Newspaper Page Text
Advocate Publishing Company
JPUBLISHERS MT. STERLING ADVOCATE
Wit HPHWy is
Aw4 aH tfcfe at a tnte -wimrwtr jkmrt
President is N"ff h flfek ltmifWm- ljm.mtW nmi
J. W. IIEDDEN, SR. Witer
,J. W. IIEDDEN, JK. - - Associate Editor and Business Manager
'MBS. MARY Of AYRES local News Editor
Entered in the PostoKce At ML Sterlis j fecofid-cUM ai3 BMtter
fWBIIcS w8 CVv 10 Ml QlfCMMvr
WHB 9CV?9KC tnVR SMWOH SH4l MVHl J
SUBSCRIPTION - - ONE DOLLAR AND FIFTY CENTS PER YEAR
Cuk mutt accompany order. No aasoettceaeat laKrted until paid for
ffVFQ v T-TVSVr'C Hfv JwsBflp H
initiative which tbe eowttry fck
(peratively seeds, and vim Cewgrws,
!qaifefelin interminably ever the d-
lails of the Prsdt's pfcw ferLf what was grows apparently wiM
world peace, seems Md te Hie mr- tpve a light vieM.
gcr and is utterly faiag t take Ceit of xbr crop, etc., is
any action whatever a Ui face f M fetters: Bkwhet, 75 per cent.;'
Was gathering flood wtaefc threatoasjgp gg - t,. fj -3
to overwhelm r cewstry, evea asitMrrceBt. field, beaas, 77 r esL
has overwhelmed Kassia, unless H wlteamJes, 74 per ceat.; cabbage, 7fl
iiuaiCO Be. per east., aVerace Tield new aere. 2
m - Jfc I j i
it - ,i!
ADVERTISING MEDIUMS COMPARED
1 iL. .. .. 1 a -. r L. w J . IhJjm h!haJ a amJaw
u preem .erza uc 1 " -- ' "--B --" Conferences have failed. The pleas loM. ee. per cent averare
... of the Prestdeat from his fflckjbed.-riold uer aere. 130 WJn4- ,
Democrat. The Advocate has heretofore printed these pubkeaseas. Tie .... , , ,. ;Ta per aere, .usu babels, grapes,-
Sfoel-Democrat in referring to OS change says, "We appreciate very '' ' TT , ' 6 1"ar8' 31
mnch the compliment, .erring as It does, as an additional testimonial to f1 " ""Tj " Bd g", L! bro0 Cera' -fi
, , , ,- - , ,cr- And B0W diocrate plans are be- ccnf.; average yield, SOO pounds per
the superior value of onr columns as an advertising, medium." . ,, ' t t a -lJ -j ' " '
. . .. . - . ! lnS made for an industrial .fight acre sarrfiHin far cvmn onnlfTnn
The advertiing medium with the largest circulation is accredited with '..,.. , , , .. . ' serKSHM Iar ?P coadiUon,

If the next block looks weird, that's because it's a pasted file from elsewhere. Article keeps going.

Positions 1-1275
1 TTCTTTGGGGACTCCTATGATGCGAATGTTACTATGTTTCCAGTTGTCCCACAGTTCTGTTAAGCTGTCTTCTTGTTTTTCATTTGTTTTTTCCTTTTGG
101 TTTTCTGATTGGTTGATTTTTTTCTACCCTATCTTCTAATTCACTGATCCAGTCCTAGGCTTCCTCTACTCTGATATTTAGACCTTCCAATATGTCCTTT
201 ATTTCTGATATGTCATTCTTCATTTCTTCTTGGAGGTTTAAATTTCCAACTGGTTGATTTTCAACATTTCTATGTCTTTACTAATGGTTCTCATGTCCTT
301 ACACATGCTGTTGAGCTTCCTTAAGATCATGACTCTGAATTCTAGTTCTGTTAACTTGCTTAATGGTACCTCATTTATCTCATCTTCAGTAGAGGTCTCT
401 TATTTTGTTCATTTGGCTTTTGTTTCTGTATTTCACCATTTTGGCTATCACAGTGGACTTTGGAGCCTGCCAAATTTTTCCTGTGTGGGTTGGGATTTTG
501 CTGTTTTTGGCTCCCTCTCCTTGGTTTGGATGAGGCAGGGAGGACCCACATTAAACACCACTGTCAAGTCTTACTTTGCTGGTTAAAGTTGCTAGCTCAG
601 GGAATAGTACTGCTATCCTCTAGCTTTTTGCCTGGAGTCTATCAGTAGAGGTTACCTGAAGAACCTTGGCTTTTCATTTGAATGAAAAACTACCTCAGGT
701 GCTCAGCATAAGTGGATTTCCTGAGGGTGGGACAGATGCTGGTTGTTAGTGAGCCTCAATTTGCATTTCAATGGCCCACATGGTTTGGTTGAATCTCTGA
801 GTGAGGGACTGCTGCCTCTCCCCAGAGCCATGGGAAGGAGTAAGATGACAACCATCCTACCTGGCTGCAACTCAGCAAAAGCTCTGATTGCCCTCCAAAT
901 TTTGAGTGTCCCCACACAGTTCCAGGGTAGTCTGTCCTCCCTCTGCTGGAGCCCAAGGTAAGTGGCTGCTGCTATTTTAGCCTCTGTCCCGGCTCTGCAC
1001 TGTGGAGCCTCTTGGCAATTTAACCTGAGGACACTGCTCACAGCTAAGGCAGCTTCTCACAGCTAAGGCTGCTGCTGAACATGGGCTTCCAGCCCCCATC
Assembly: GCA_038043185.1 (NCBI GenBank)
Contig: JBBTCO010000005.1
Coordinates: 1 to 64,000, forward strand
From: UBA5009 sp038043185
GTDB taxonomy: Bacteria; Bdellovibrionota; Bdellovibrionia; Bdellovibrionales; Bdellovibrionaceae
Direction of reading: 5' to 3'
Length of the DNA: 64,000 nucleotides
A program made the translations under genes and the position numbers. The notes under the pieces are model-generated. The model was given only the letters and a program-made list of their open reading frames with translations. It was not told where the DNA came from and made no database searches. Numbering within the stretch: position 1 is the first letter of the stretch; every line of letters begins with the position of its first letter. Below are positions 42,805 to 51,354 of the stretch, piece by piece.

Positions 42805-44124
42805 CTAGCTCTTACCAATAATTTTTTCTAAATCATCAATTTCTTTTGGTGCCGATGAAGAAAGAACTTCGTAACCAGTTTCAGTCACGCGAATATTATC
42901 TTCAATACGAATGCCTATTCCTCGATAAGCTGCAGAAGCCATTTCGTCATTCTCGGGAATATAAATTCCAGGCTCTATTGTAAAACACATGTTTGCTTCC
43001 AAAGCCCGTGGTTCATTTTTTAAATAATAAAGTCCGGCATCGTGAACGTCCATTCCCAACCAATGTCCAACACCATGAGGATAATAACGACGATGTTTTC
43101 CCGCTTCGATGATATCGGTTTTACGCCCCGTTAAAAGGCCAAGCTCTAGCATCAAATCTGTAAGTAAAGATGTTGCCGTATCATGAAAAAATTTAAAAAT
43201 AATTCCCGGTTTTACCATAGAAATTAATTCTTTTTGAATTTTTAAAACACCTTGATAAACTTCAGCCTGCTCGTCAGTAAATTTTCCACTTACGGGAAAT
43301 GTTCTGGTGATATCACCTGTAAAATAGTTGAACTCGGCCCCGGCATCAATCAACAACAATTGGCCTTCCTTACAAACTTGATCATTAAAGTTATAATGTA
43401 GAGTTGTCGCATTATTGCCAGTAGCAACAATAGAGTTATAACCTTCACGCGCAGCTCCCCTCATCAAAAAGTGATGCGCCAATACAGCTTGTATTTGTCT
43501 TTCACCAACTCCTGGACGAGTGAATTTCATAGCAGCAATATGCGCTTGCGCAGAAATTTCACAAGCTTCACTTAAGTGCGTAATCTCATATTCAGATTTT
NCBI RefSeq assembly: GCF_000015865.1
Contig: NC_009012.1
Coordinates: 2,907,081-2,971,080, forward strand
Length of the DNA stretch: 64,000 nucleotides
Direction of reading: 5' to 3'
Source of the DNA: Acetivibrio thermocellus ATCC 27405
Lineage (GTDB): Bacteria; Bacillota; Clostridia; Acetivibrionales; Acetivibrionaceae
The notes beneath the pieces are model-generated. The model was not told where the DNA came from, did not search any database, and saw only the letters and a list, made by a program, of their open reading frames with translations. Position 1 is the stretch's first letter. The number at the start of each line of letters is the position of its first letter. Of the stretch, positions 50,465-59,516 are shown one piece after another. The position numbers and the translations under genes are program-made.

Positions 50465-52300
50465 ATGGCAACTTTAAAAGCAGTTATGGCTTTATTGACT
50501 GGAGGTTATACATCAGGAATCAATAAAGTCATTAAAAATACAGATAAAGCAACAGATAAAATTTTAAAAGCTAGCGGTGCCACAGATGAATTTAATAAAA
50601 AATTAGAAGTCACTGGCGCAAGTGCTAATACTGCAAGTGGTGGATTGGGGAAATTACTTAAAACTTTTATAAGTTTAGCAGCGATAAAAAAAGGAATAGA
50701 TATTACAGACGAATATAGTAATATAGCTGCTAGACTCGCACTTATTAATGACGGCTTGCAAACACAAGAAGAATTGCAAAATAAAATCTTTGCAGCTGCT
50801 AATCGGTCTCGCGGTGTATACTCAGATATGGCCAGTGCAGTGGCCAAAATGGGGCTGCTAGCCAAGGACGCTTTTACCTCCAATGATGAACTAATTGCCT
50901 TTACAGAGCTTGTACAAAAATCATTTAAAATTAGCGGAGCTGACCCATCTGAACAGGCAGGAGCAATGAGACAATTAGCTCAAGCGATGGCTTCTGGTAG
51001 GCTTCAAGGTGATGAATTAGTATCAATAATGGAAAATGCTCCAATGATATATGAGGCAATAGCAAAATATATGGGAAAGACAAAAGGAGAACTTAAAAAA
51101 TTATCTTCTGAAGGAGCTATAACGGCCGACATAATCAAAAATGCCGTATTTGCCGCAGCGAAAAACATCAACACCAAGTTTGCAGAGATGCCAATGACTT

. . . "which will involve not only the cob- ,gn rer ceat avprae pJ1 m-y .
the greatest paving value, because it is read by more people and hence is. , . "'. ev per ceat, average jield per acre,
b. . ' - b . ' . ... T ,. , tesfants and their famiKes in loss of 85.6 galloas.
superior in value to the paper of smaller circulation. In another column of ... . . ,
; 11... " an" property Dnt which raHst ih- ,
11ns t-ae ppear me .-worn siatemeni 01 me lavocaie anu wuica snows a
r ... , .something must be
;e had the right to make the change and we are not com-'. ,. . , ,r
e ... jimmcdiatelv. Moreo'.i
he did it, but we have a right and do object to any state-' . .
, . , - . o be, in view of the
weekly circulation of 1,533. The weekly circulation of the Sentinel-Demo'
crat is much le. It fe, therefore, apparent that the Circuit Judge in super
ceding the Advote with the Senficel-Democrat did not consider the re
spective merits of thetwo papers upon a. basis of advertising mediums.
The Clrcmit Jodgi
ment giving as a reason for the change the superior value of the Sentinel-
Democrat as an advertising medium as compared with the Advocate. The .... ,. choice OPCS.
. , , ., . , , ... power to take effective action, and """'"c U,,M'
'ircuiauon oi ine iwo papers snow uexuuiciy luau iuc uutciiuu iu ucv .... .. ,
f Tr. , , "at is onr National Congress.
less loros money inaa nereioiure. unaieier may imic utt-u we rvm iia-un j
f ttiM nliatiffA t-a yiAiifiilanf I nc.t if ill Vint inna tn fliA hAtinfif i,
. , . rr. . , , " . ,. union laborer and the induti-al .
those interested in official publications. , j, , ...,.,,
, I leaders represent their stockholders.
iThee leaders have utteriv failed toi
R. E. Punch & Co.
evitably cause incalculable suffering ,
and los3 to every one of onr 100,-j
000,000 people and threatens the de-, MQCIllli,B TIIBVrVc
strnction of our government. Clearly..
Isomething must be done and done-"c UB VVu w rccsivc mr-
cr there set-i ,or lw 'namc-vinf marKei
n - I at anv time fhev nnv he hrnunht fo'
e f resident's ill-' ' ' " "i
-Satarday, Nwenler 8,1111
at 2 o'doekP.'M I will sell the property purchased from the Byb'ce
Estate. This properly has been remodeled asd added to and is r.orr
oae of the most desirable homes in the city. It Is located on Cky
street, sear Sycamore, has a frontage of-jiear CO feet by 200 feet
deep. Is a perfect location within two squares of bujSnoss part of
city, graded school and churches. This property is in perfect repair
and will be sold on easy terms. Will take pleasure in showing this
WM. CRAVENS, Auctioneer.